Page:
Omnipresent informality in economy is costing national exchequer dearly
Informality in economies is a reality of our existence. The concern, however, is its extent. Different studies by the Asian Development Bank (ADB) and the World Bank have estimated that about 38 percent of Nepal’s economy is operating in the informal sector. This figure is about 23 percent for India, 35 percent for Bangladesh and 11 percent for Japan. The Asian average has been estimated to be about 26 percent.
Because of its hidden nature, it is difficult to define informality. It is often mixed, comprising of both legal and illegal activities. The World Bank has defined informal economy as ‘legal economic activities taking place below the radar of the government’. To put it simply, informal economies are those economic activities which are conducted by avoiding government rules, reach, and taxes.
In their study of 162 economies around the world, economists Friedrich Schneider, Andreas Buehn and Claudio Montenegro have concluded that informal economy exists deliberately and is concealed from public authorities for the following reasons. One, to avoid payment of income tax, value added or other taxes. Two, to avoid payments of social security contributions. Three, to avoid meeting certain legal labor market standards, such as minimum wages, maximum working hours, safety standard. Four, to avoid complying with certain administrative procedures, such as completing statistical questionnaires or other administrative forms.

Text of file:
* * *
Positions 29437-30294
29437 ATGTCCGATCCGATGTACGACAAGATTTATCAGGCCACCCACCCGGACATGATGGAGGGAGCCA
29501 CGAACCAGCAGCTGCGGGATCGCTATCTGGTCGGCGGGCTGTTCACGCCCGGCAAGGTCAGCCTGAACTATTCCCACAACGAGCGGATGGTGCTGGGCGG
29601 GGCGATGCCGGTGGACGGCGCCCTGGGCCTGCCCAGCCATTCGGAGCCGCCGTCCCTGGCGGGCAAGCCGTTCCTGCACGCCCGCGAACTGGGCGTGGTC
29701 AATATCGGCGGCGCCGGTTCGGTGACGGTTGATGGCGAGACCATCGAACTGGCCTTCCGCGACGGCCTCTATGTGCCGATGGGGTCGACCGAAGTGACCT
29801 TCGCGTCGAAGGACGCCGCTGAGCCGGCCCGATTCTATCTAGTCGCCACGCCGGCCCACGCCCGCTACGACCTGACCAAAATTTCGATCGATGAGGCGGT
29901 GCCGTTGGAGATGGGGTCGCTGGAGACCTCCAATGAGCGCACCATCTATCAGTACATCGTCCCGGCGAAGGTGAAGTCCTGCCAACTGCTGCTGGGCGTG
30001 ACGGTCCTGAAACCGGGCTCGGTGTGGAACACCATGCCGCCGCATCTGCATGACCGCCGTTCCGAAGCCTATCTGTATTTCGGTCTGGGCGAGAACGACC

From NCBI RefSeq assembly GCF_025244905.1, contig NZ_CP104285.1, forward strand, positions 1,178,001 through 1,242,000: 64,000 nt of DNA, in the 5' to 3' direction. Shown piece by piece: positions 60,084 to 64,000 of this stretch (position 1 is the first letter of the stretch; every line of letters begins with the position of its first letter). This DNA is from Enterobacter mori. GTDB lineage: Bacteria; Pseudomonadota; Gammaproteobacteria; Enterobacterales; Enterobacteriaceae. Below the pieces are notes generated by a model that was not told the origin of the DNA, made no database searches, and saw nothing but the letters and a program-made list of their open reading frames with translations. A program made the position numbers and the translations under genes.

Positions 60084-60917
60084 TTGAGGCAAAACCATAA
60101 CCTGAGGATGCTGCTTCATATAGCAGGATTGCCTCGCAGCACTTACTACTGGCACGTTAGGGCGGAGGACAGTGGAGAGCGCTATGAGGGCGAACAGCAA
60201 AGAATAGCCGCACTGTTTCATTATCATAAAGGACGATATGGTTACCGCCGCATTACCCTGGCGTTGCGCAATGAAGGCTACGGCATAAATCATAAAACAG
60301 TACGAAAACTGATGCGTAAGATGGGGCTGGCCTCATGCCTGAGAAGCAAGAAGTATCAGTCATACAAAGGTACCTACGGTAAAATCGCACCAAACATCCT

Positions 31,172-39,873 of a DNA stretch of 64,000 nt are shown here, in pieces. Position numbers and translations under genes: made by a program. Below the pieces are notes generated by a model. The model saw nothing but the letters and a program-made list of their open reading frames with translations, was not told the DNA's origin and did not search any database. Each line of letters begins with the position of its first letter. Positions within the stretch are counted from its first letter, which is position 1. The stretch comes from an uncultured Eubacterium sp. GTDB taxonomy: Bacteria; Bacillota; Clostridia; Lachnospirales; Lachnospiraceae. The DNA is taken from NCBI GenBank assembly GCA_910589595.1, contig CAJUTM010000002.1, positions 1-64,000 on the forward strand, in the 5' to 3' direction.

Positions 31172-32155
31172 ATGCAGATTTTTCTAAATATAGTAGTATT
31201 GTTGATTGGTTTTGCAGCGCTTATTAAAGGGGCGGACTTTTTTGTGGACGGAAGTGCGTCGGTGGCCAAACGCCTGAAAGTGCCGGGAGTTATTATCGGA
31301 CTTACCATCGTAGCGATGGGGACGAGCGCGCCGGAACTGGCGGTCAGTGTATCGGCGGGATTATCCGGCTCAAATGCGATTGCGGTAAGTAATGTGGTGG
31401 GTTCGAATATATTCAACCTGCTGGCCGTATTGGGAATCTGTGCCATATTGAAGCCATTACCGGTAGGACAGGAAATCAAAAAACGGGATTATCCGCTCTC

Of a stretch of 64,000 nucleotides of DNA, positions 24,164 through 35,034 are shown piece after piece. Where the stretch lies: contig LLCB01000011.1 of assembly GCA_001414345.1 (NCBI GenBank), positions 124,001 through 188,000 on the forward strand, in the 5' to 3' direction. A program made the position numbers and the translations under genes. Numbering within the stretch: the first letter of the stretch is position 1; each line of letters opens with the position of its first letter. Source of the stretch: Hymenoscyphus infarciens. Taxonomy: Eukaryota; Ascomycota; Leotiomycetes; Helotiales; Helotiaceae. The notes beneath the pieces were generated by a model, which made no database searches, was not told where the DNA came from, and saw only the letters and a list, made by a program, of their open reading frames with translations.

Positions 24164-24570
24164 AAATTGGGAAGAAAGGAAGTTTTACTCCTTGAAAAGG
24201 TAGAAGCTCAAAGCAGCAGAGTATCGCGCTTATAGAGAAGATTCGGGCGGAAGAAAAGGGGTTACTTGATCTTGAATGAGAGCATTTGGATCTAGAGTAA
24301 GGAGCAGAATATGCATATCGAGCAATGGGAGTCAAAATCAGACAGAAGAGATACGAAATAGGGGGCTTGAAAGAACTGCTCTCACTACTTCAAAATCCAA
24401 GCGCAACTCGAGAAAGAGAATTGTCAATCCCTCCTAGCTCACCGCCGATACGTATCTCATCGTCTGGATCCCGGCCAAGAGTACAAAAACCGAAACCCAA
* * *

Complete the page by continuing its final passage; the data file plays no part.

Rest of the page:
Informality in Nepal’s economy is omnipresent. Informal transactions can be found in small enterprises as well as in large firms. This takes place as both under reporting of the businesses and/or not reporting them at all. The local tea stall, barber shop, vegetable vendors, food stores, taxi drivers, construction workers , and many other small firms and self employed business––that are sources for informal employment for lower / lower middle class and rural population––are rarely registered anywhere. Though such businesses look small individually, collectively, they occupy a big portion of the informality pie.
A fresh study by Nepal Rastra Bank has revealed that about 30 percent national economic activity is concentrated in Kathmandu, and that the residents of Kathmandu valley alone spend about 68 percent of their income to pay house rents. But the compliance level of house rent tax is extremely low, with an annual nationwide collection of just over Rs 1.5 billion. There is massive informality in this sphere as well.